Chemokines are 8- to 10-kDa proteins that are key components of the leukocyte recruitment process. Chemokines and their receptors have specific tissue and cellular distribution leading to a selective inflammatory process in response to different stimuli (26). For example, eotaxin, MCP-3, and MCP-4 are chemoattractants for eosinophils and TH2 cells, while MIP-1β, MIP-2, RANTES, and IP-10 are chemoattractants for TH1 cells (27–31). To explore the cause of the increased numbers of infiltrating T cells and the decreased numbers of eosinophils in OVA-sensitized skin of IL-4–/– mice, we examined chemokine expression in sensitized skin sites. For this purpose, we performed an RNase protection assay that detects mRNA for nine chemokines: LTN, RANTES, eotaxin, MIP-1α, MIP-2, MIP-1β, IP-10, MCP-1, and TCA-3. Figure 3a depicts a representative experiment. Each band represents a radiolabeled, protected probe specific for each chemokine. In the experiment shown, there was general increased expression of chemokine genes in OVA-sensitized skin compared with saline-sensitized skin in both WT and IL-4–/– mice. To quantify the results, we analyzed duplicate skin biopsies from 10 mice in each group. The bands were scanned using a densitometer, and the intensity of each chemokine signal was expressed as a percentage of the combined signals for the two housekeeping genes, L32 and GAPDH. There was a significant increase in the expression of MIP-1α in OVA-sensitized sites in both WT and IL-4–/– mice, whereas MIP-2, MIP-1β, IP-10, and RANTES increased significantly only in IL-4–/– mice (Figure 3b). More importantly, MIP-2, MIP-1β, and RANTES expression was significantly increased in IL-4–/– mice compared with WT controls following OVA sensitization. Increased expression of MIP-1β, MIP-2, and RANTES chemokines may underlie the increased accumulation of T cells in the skin of OVA-sensitized IL-4–/– mice.
RNase protection assay for chemokine expression. (a) The OVA-sensitized IL-4 –/– mice have a strong signal for MIP-1β and MIP-2 and a less-intense signal for eotaxin compared with OVA-sensitized WT controls. Undigested labeled 32P probes were used as markers, and bands were matched to chemokines based on the predicted digested length. The samples were run on acrylamide (30:2) and exposed to Kodak X-AR film. (b) Pooled results of experiments using 10 OVA-sensitized mice and 10 saline-sensitized controls with duplicate biopsies. Intensity was determined by using a QuantiScan densitometer, and analysis of integration peaks were done with ImageQuant software. Samples were normalized to the combined L32 and GAPDH intensity. Columns represent mean ± SE. *P = 0.05 compared with saline.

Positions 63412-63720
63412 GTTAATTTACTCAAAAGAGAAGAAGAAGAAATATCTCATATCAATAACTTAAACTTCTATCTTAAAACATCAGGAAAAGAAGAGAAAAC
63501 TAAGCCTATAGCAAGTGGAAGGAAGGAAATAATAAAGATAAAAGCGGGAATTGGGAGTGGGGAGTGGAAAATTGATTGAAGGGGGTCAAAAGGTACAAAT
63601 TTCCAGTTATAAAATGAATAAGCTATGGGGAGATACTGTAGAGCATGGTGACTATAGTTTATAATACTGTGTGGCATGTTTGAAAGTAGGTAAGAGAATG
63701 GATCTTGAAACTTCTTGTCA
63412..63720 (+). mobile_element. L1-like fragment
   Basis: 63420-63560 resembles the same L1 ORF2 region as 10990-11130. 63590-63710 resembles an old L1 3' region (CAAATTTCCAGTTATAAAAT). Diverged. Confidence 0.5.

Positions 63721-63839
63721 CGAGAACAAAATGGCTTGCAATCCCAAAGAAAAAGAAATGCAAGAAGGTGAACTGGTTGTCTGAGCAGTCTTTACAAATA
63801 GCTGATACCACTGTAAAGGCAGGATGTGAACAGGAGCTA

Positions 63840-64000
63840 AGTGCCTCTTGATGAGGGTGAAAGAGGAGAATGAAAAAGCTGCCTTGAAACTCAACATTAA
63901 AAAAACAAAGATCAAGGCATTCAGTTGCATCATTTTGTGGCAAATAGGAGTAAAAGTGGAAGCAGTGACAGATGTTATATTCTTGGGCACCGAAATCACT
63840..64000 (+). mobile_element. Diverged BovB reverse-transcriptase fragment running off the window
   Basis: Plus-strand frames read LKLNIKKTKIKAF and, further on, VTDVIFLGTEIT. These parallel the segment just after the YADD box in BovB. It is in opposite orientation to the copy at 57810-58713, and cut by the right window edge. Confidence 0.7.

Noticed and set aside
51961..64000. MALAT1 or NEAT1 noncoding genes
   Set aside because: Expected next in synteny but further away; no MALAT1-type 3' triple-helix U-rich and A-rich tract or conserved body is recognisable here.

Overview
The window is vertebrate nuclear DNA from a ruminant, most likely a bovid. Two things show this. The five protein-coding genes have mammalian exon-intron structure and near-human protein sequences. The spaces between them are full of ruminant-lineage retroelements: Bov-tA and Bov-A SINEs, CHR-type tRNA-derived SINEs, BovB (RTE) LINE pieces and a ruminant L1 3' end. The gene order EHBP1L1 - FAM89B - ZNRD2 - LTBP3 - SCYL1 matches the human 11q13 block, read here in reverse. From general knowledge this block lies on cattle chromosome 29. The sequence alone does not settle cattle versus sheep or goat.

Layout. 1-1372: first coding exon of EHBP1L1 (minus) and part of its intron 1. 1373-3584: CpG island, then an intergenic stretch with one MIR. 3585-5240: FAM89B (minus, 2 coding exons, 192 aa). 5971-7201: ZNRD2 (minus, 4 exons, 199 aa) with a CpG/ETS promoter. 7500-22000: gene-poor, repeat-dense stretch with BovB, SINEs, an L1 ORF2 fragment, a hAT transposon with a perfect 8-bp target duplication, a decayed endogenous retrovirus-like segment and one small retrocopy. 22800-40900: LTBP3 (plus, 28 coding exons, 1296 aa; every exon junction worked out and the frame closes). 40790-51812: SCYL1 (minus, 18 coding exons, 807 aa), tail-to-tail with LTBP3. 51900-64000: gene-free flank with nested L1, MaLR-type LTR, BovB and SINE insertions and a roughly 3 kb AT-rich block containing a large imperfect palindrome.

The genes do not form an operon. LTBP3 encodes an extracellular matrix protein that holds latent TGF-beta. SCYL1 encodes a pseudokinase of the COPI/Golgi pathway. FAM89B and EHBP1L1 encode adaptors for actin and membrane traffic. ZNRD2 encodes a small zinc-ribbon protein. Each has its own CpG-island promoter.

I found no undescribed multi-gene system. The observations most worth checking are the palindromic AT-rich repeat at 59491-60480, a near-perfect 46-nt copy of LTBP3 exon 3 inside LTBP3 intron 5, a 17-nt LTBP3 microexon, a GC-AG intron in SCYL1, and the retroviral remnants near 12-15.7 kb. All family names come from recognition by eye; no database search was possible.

Figure 3b shows that following OVA sensitization, eotaxin expression increased significantly (3.5-fold) only in WT mice. Furthermore, eotaxin expression was significantly decreased in IL-4–/– mice compared with WT controls following OVA sensitization. The decreased eotaxin expression in IL-4–/– mice may contribute to reduced eosinophil infiltration.
Given the role of IL-5 in eosinophil differentiation and survival, we investigated whether reduced serum IL-5 levels and diminished blood eosinophilia are additional causes of decreased eosinophilic infiltration in the skin of IL-4–/– mice. There were no significant differences in either absolute blood eosinophil count or in serum IL-5 level between IL-4–/– and WT mice sensitized with saline or between IL-4–/– and WT mice sensitized with OVA (WT-saline 1.23 ± 0.53 × 104 eosinophils/ml; WT-OVA 1.90 ± 0.75 × 104 eosinophils/ml; IL-4–/–-saline 0.85 ± 0.33 × 104 eosinophils/ml; IL-4–/–-OVA 2.15 ± 0.65 × 104 eosinophils/ml). In both IL-4–/– and WT mice, serum IL-5 levels increased following OVA sensitization; however, the increase was not statistically significant (WT-saline 216 ± 42 pg/ml; WT-OVA 300 ± 90 pg/ml; IL-4–/–-saline 191 ± 53 pg/ml; IL-4–/–-OVA 401 ± 173 pg/ml). These results suggest that the decrease in skin infiltration with eosinophils is not due to inefficient IL-5–driven differentiation of eosinophils.